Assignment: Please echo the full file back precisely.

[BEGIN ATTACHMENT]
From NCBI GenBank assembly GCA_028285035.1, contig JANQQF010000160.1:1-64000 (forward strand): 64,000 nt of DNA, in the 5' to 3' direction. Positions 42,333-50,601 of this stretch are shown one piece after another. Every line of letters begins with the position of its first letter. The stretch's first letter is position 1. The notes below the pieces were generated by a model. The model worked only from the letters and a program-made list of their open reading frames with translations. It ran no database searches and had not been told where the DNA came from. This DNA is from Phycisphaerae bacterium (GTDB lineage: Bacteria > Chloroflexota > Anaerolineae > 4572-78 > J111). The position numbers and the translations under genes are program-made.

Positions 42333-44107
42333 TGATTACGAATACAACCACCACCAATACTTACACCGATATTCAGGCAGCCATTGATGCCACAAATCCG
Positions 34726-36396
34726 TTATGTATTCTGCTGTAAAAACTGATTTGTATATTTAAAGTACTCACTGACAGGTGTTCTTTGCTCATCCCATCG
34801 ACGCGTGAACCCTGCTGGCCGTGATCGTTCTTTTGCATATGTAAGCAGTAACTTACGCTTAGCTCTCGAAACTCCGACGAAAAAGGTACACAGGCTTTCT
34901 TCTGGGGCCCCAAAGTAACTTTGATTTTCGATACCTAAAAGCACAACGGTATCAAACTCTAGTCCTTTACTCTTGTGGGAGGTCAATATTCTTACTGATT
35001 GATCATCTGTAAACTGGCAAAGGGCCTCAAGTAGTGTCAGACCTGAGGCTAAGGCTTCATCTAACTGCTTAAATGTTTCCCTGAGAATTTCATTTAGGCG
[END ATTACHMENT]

From NCBI GenBank assembly GCA_028285035.1, contig JANQQF010000160.1:1-64000 (forward strand): 64,000 nt of DNA, in the 5' to 3' direction. Positions 42,333-50,601 of this stretch are shown one piece after another. Every line of letters begins with the position of its first letter. The stretch's first letter is position 1. The notes below the pieces were generated by a model. The model worked only from the letters and a program-made list of their open reading frames with translations. It ran no database searches and had not been told where the DNA came from. This DNA is from Phycisphaerae bacterium (GTDB lineage: Bacteria > Chloroflexota > Anaerolineae > 4572-78 > J111). The position numbers and the translations under genes are program-made.

Positions 42333-44107
42333 TGATTACGAATACAACCACCACCAATACTTACACCGATATTCAGGCAGCCATTGATGCCACAAATCCG
Positions 34726-36396
34726 TTATGTATTCTGCTGTAAAAACTGATTTGTATATTTAAAGTACTCACTGACAGGTGTTCTTTGCTCATCCCATCG
34801 ACGCGTGAACCCTGCTGGCCGTGATCGTTCTTTTGCATATGTAAGCAGTAACTTACGCTTAGCTCTCGAAACTCCGACGAAAAAGGTACACAGGCTTTCT
34901 TCTGGGGCCCCAAAGTAACTTTGATTTTCGATACCTAAAAGCACAACGGTATCAAACTCTAGTCCTTTACTCTTGTGGGAGGTCAATATTCTTACTGATT
35001 GATCATCTGTAAACTGGCAAAGGGCCTCAAGTAGTGTCAGACCTGAGGCTAAGGCTTCATCTAACTGCTTAAATGTTTCCCTGAGAATTTCATTTAGGCG